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Sunday, December 21, 2014

Australia in Human & Dog Evolution

When you say "Australia" most Americans have a few things pop up in their heads. A Kangaroo and a Boomerang. Which brings up the unexplained phenomenon known as "Throwing Sticks". Most Historians will chalk this up to "They probably invented these things independent of each other out of necessity" and I would like anyone reading this to accept that theory, until you start to see correlations that are too strong to be coincidence. What a throwing stick is, is basically a curved stick for throwing, so you can hit a bird or small animal in the neck or back and knock it down. The Boomerang is basically an advanced version of a Throwing Stick. The ones in the picture are actually African (Egyptian) not Australian. They can also be found in Europe, Asia and the Americas, popping up around 10,000 BC.
Then, next as you may have been thinking after the throwing stick, comes the lineage of the Dog. The first Dogs were around Europe and Asia, which is also where the first Boomerangs/Throwing Sticks were, and the first dogs that they consider to be truly "domesticated" are the ones than got buried the same as humans. The first domestic dogs have also been found to have been on mostly sea food diets, which leads me to believe that the people that domesticated them had boats to fish on, and dogs may have even been fishing companions. Dogs are another strange phenomenon that no one can really explain why, but they are in Australia (Dingo), America (Carolina Dog) and Asia (Common Breeds). Another animal like this is the Opossum, which can only be found in America and Australia and I think they have a relative in Africa, like the tree Kangaroo or something.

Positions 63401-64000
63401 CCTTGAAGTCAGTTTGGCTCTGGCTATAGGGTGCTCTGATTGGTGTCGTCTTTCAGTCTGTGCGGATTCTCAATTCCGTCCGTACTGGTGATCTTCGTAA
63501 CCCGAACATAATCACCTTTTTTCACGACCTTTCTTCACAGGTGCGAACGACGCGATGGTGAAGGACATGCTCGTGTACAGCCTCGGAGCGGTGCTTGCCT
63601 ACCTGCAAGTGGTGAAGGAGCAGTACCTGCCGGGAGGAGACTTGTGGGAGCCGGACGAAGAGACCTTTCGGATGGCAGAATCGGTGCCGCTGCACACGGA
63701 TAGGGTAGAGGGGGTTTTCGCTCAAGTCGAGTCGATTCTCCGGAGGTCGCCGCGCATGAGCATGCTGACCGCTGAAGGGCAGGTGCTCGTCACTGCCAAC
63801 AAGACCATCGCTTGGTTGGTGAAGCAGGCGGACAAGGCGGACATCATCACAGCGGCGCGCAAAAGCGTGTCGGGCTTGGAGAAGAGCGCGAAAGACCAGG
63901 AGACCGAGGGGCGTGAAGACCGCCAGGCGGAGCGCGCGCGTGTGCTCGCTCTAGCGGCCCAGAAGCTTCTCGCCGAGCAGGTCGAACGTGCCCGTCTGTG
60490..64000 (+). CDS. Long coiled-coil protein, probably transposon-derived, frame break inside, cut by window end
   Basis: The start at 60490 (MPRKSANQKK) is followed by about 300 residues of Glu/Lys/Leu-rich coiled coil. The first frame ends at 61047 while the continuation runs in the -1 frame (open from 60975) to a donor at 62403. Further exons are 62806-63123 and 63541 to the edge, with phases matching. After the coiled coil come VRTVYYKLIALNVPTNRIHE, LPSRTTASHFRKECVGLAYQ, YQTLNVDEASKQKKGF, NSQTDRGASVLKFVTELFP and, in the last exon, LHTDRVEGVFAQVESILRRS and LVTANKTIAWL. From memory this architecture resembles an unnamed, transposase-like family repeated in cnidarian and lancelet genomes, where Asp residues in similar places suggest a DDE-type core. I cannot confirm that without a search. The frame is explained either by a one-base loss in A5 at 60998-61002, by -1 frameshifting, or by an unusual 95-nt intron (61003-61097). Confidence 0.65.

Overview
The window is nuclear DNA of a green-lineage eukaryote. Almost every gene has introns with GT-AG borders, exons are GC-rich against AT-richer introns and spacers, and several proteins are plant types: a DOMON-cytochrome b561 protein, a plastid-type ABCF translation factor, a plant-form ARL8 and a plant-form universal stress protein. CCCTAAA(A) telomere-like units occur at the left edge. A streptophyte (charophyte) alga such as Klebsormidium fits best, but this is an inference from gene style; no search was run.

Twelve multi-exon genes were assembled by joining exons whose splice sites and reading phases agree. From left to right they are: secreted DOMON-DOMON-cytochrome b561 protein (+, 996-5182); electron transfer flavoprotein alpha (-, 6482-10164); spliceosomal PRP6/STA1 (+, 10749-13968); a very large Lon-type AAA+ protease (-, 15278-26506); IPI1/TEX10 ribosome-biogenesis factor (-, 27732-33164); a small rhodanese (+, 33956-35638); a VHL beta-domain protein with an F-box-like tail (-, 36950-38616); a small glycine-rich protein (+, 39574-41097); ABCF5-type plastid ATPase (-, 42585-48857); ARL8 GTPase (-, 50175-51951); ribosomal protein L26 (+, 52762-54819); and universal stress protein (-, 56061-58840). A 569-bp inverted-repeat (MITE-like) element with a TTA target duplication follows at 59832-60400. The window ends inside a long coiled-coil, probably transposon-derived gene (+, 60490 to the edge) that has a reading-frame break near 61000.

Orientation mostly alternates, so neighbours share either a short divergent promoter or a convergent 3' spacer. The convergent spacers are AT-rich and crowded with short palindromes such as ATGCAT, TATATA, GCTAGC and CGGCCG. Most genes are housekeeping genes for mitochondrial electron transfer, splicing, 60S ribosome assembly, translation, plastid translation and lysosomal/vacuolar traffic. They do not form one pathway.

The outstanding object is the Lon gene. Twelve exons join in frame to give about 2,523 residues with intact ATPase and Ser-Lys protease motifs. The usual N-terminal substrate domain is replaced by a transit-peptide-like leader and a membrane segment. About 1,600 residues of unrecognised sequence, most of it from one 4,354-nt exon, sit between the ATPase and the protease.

And in New Guinea (just north of Australia) there is a special dog, the Singing Dog. it is known for being able to vocalize sounds that other dogs can not. It would be considered part of the Dingo species, but are just a little different.
Also in and around New Guinea is the Papuan people, who have a strange genome that scientists have not discovered the benefit of yet. They are also the only humans known to have any Denisovan DNA still, most of us only go as far back as Neanderthal. You probably automatically assume this makes them "worse" somehow, but what it means is that the planet has a genepool that might allow us to survive things we don't expect to even happen. When species are seperated for a long time, then come back together, sometimes it creates entirely new adaptations that were not available to either one before. They arrived where they are around the same time as the Mungo man.
The Abelam & Lani people are Papuan, and they, like tribes in Africa and America, celebrate the Yam, but no one knows how it got to these places.
The Bilibil tribe of the Papuan people are still known for traveling long distances in their canoes.

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